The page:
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Posted on 06-16-2014

If you will be traveling with your pet this summer (or anytime for that matter), read the following article supplied by DVM Magazine.  

8 tips for traveling with pets

Make sure your next adventure in the car is a safe and successful one by following these pointers.

1. Manage the motion sickness. Most pets become nauseated when riding in a car, so plan

ahead and talk to your veterinarian about medication to keep these queasy feelings in check

before you hit the road.

2. Get your paperwork in order. If you’re traveling out of state, you need a Certificate of Veterinary Inspection, also known as a health certificate, for your pet. This document confirms that your pet has been examined by a veterinarian, is free from signs of infectious disease and is current on vaccinations.

3. Visit with your veterinarian. Even if you’re not traveling out of state, discuss any additional

vaccinations or parasite control your pet may need if you’re going to an area you’ve never been before.

4. Update your pet’s identification. Make bsure your pet’s ID tag has your cell phone number on it—or use a temporary travel ID tag with this information during your trip. If your pet has a microchip, make sure it’s registered with your current contact information, too. And keep a current picture of your pet on your cell phone so you can share it in the event your pet gets lost.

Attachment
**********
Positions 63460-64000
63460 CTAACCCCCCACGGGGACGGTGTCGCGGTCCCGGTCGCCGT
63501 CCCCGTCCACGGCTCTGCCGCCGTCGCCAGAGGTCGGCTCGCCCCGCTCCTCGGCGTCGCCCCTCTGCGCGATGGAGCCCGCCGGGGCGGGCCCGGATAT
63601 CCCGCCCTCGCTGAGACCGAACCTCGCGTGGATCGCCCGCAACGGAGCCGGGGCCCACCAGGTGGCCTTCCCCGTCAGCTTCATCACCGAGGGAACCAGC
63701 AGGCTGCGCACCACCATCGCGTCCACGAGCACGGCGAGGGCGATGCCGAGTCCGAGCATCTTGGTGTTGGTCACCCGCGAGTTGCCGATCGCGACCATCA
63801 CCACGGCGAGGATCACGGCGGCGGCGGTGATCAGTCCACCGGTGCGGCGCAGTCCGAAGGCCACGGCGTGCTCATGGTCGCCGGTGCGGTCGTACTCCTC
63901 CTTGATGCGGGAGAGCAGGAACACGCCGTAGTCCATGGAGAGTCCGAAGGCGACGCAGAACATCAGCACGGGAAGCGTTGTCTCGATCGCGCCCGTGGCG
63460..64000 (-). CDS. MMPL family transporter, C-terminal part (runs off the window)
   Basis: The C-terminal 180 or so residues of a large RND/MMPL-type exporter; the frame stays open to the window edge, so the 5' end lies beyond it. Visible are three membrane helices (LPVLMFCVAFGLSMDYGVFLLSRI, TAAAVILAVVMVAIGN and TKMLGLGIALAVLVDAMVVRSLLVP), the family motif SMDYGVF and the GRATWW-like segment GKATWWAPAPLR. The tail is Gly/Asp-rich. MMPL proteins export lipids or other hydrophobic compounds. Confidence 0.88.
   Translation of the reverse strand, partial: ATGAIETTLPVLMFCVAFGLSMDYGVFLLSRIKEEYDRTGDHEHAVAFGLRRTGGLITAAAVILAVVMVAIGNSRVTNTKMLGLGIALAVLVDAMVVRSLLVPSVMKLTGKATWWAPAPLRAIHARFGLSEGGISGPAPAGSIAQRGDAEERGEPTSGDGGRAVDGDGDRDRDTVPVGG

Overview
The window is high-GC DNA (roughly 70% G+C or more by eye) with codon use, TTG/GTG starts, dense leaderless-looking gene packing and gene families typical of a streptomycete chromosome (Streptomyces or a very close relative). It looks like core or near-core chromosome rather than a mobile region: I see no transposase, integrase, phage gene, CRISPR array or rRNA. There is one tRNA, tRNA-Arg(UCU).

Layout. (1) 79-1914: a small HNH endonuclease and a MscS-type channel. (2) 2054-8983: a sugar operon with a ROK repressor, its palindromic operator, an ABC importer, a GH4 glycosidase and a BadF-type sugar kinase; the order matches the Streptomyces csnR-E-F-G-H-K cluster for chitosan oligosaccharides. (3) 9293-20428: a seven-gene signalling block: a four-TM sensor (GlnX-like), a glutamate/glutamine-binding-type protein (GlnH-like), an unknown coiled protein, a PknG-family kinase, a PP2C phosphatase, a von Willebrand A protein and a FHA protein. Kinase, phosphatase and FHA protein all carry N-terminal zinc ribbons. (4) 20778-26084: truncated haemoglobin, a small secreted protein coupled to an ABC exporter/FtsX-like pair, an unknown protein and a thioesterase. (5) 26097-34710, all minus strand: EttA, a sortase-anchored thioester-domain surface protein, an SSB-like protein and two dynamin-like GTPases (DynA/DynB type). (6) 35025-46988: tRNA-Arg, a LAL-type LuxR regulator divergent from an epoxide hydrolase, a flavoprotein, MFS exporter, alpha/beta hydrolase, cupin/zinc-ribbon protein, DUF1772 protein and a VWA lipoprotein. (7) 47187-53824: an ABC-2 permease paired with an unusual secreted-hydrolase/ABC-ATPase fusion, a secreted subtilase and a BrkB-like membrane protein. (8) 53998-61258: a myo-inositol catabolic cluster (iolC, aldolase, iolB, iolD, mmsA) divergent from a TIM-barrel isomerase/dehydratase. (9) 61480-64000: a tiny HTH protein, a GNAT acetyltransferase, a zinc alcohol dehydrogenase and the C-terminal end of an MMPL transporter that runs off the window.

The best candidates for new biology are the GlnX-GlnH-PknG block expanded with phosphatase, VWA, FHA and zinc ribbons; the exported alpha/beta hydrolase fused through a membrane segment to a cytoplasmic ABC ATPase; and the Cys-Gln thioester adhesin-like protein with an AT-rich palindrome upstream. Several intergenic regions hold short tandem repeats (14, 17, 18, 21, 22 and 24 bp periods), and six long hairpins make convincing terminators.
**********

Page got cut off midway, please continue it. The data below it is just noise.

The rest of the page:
5. Check your accommodations. Make sure pets are welcome at your destination, whether it’s a

hotel or a friend’s or family member’s home. It’s also a good idea to bring a kennel for your pet if you need to leave him unattended for any period of time.

6. Think safety first. Make sure you’ve got an appropriately sized carrier or a safety harness for your pet. If your pet is traveling in a carrier, make sure it’s level in the back seat. And consider putting a breathable piece of fabric over the carrier to conceal sights and sounds from surrounding traffic.

7. Prepare for pit stops. Make frequent stops to allow your dog to stretch his legs and relieve himself. But think twice before using the designated pet relief areas at rest stops. With so many dogs visiting those areas, they’re a prime target for unwelcome parasites and disease. Instead, take another exit and find a fresh patch of grass near a school or church (please pick up after him).

8. Put together a pet care package. Don’t forget food, water, dishes, toys, treats, bedding, leashes

and collars, and your pet’s medication, if applicable. Make sure your pet feels just as comfortable and safe

on the road as he would at home.

Information provided by Dr. Marty Becker and the American Veterinary Medical Association

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